By Elliot Nash

Two Aussie filmmakers will make their presence known at the 2020 Melbourne Queer Film Festival. Pretty Boy is a poignant new film about a young teen of colour beginning to explore his sexuality in the face of prejudice and indifference from all sides. 

Pierce Hadjinicola & Sinclair Suhood, will screen their heartfelt recount of a teenager struggling to come to terms with his sexuality in the face of a society that does not like “his kind”, and despite his disapproving mother.



Dealing with issues of acceptance, belonging and identity within society, his family and his country, Pretty Boy is cinematographers dream, with eerily lit scenes of a typical rural Australian home juxtaposed alongside the brightly lit interiors of the local RSL.

In a country that still appears to question LGBTQI rights in the public forum, Pretty Boy takes an impactful, yet subtle look at the struggles that face queer Australians, especially those from a minority background.

Playing at Cinema Nova on 14 March, the Melbourne Queer Film Festival will feature a total of 8 films in the Youth Shorts category celebrating “the troubles, the awkwardness and the sometimes hilarity of growing up queer.” This year’s competition also includes entrants from the US, Canada and Israel. 

First conceived in August 2018, Pretty Boy was born out of an underlying desire to tell the story of a closeted minority teenager.

For Sinclair, a Sri Lankan bi-sexual 21-year-old, the story was something that terrified him.

“Although I am from a minority background and bi, the character and story are not based upon me. It was more just a story that kind of scared me if it were to happen to me.”

For Pierce it was a challenge in whether or not it was his story to tell as a straight white male.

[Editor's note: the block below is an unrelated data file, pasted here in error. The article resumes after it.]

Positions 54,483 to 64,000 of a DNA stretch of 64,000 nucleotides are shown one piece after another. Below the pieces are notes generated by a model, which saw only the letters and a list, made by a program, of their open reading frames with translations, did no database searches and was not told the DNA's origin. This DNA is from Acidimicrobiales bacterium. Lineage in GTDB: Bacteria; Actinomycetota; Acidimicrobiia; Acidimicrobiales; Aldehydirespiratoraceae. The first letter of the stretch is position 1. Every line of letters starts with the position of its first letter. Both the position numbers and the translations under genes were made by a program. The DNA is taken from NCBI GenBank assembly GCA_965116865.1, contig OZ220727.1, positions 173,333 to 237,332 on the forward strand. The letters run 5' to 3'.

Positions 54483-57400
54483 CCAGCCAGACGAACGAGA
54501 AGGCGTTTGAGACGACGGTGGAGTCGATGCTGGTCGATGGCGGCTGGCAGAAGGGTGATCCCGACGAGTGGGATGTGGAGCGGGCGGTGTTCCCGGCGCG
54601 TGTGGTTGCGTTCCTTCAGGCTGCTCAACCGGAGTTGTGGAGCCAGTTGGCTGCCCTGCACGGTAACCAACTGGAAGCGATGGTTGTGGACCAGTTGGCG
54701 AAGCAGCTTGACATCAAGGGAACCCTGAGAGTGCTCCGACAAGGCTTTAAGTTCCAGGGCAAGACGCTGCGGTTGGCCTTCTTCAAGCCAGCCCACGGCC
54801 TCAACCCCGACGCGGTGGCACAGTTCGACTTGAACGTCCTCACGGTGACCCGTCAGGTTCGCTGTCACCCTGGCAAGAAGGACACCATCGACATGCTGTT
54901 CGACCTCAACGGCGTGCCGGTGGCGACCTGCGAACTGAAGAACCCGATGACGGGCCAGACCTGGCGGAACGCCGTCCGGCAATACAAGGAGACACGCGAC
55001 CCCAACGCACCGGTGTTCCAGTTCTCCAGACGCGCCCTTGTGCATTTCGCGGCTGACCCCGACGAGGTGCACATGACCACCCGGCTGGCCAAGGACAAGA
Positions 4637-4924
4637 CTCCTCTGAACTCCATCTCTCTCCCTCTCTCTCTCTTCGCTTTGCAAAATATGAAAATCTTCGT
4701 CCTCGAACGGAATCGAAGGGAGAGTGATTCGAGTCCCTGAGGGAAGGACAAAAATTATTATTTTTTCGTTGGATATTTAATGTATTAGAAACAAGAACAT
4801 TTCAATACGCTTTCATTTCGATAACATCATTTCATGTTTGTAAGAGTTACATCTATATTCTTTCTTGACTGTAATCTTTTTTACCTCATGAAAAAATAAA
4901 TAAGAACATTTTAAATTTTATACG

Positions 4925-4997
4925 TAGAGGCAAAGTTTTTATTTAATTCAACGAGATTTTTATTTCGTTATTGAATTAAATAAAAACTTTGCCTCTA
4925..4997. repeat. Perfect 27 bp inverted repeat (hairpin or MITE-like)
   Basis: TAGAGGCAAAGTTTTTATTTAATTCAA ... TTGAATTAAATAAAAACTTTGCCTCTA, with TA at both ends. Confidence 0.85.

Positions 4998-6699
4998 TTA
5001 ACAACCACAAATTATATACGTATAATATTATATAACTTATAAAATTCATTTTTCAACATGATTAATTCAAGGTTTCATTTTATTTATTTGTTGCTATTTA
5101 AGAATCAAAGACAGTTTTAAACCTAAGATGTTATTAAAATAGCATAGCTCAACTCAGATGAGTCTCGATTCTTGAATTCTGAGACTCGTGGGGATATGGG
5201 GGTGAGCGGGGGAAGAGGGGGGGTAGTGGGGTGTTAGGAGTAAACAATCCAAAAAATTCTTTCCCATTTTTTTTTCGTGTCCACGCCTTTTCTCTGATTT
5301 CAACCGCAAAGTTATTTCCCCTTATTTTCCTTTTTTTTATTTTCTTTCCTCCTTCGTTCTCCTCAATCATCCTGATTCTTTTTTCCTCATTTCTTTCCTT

“How can I possibly understand the adversities of being homosexual in a society that (at the time) deemed it depraved and ‘not normal’ when I am a lifelong straight male?”

The answer: “Google it,” Pierce would say to his teachers when the film was first presented, citing “hundreds upon thousands of stories” detailing this real life struggle.

But to Pierce, Pretty Boy steps beyond just the struggles of sexuality, pointing out that the story is more a struggle against “the painfully judgemental antagonist of the film; his own Mother” rather than just “the failings of a misunderstood society.”

Unlike a lot of filmmakers; however, Sinclair stated his respect for the audience and his willingness to have them come to their conclusions, much like a piece of art in a gallery.

“I don’t like answering those questions in my movies,” said Sinclair.

“I want the audience to decide for themselves.”

Pretty Boy will be playing on Saturday 14 March at Cinema Nova, located in Lygon Court, Carlton.

Starting at 2 pm onwards, this will be a series of films that will undoubtedly inform the public discussion on LGBTQI rights, and help those that are queer or questioning.


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